Emo-prog rock. First off, emo, short for emotional, is usually associated with whiney semi-punk bands writing about girls. Prog is short for progressive; usually something that you don’t hear often, a result of classic punk’s downfall. The Mars Volta are commonly labeled with both of these titles. There are some common misconceptions that if you are a semi-new somewhat alternative band, you just have to be emo, and if your sound is not what would be classified as “mainstream,” then you just have to progressive. However, The Mars Volta are definitely in a league of their own.
The Mars Volta formed in 2001 after the break-up of stardom bound underground alt-punk gods, At The Drive In. Hailing from the border town of El Paso, TX, Cedric Bixler-Zavala leads on vocals while Omar Rodriguez-Lopez lays down the adventurous guitar escapades. In 2003 the band released De-Loused In The Comatorium, a bizarre yet enlightening mix of indie and progressive rock. They were, and still continue to be, too sincere for indie but not quite melodic enough for progressive rock. Their most recent release, Frances the Mute, will blow you away.
Frances the Mute is said to be a story, an opera if you will, pieced together from a diary found in a car by band member Jeremy Ward, who passed away in 2003. Opener “Cygnus … Vismund Cygnus,” which is said to tell the story of an HIV-positive male prostitute and drug addict born out of rape, (yeah don’t ponder it) builds to a powerful, string-driven climax at around the eight-minute mark but never bothers to come back down, staying aloft in a spiral of guitar arpeggios and overeager drumming before eventually dipping into a sea of distorted sounds. The lyrics throughout the majority of the album are unfathomably pretentious, if you actually take the time to read them. If not, you won’t understand anything that is said, with the exception of “The Widow,” the shortest piece at almost six minutes long. Probably the only single from this album, as none of the other songs are shorter than twelve and a half minutes, “The Widow” delivers a solid and almost normal performance with everyone doing what they do best. The third track, “L’Via L’Viaquez,” opens with Rodriguez-Lopez completely tearing a guitar riff apart and drawing it out to a perfect transition for Bixler-Zavala to chime in going back and forth between English and Spanish. This song displays the talents of The Mars Volta as they combine Latin beats, funk, jazz and metal. “L’Via” quickly jumps from raging guitar riffs and screaming notes to soft, somber Latin rhythms. The closer and magnum opus, “Cassandra Gemini,” is absolutely incredible. First off, it’s almost 33 minutes long and split up into five unnoticed sections.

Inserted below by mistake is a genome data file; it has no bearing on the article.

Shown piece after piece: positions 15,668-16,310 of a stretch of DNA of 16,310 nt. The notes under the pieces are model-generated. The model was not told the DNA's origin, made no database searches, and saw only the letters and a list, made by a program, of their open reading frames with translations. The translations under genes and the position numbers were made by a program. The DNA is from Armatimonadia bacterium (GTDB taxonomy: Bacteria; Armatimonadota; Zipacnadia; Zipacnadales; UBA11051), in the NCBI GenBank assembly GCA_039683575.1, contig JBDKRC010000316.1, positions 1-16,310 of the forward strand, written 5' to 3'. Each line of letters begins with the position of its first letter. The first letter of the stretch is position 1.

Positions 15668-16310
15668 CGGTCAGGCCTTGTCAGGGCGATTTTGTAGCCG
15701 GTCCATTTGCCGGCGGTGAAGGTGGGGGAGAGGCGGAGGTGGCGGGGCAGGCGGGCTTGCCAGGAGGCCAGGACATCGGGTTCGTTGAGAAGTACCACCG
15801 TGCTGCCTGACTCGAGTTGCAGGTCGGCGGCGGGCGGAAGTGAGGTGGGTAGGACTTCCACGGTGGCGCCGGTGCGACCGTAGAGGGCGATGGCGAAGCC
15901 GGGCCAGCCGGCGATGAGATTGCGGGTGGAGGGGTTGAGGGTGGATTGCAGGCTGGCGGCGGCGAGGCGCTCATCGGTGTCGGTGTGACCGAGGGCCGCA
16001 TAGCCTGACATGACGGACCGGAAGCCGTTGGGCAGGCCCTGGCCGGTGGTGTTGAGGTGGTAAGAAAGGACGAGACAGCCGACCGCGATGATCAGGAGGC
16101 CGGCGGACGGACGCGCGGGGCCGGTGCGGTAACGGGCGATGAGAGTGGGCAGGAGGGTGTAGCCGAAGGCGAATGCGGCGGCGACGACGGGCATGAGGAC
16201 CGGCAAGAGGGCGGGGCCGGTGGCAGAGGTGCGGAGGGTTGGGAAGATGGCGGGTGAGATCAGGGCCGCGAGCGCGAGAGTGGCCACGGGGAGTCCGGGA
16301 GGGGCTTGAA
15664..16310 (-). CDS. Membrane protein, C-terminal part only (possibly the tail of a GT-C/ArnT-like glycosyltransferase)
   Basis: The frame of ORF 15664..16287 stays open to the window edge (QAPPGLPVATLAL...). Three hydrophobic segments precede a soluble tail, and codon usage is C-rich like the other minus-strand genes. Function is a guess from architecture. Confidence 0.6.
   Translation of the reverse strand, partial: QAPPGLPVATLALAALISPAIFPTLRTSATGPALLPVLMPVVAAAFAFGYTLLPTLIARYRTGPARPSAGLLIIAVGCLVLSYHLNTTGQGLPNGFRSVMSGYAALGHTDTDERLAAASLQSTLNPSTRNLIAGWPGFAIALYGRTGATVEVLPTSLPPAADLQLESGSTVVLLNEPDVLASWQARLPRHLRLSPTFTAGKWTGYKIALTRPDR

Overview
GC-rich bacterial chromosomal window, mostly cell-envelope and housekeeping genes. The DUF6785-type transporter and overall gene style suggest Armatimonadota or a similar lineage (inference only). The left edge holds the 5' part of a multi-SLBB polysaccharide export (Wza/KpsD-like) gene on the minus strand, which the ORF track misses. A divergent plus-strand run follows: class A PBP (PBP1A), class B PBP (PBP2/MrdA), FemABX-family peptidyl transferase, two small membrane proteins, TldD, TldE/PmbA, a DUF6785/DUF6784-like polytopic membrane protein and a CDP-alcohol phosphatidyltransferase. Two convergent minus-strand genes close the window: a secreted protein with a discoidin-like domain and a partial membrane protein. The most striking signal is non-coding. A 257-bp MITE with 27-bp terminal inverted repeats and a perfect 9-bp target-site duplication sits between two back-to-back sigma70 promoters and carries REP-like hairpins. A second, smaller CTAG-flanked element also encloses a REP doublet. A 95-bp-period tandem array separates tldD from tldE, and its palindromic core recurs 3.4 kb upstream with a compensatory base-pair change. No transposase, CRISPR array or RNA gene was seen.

This album begs for grandeur; it is mind-boggling and infused with energy yet relaxing at the same time. The 78 minutes fly by like a journey through a twisted confusing dream leaving you in a state of awe, shock and amusement. Listen to Frances the Mute.
Archived article by Adrian Prieto
Sun Staff Writer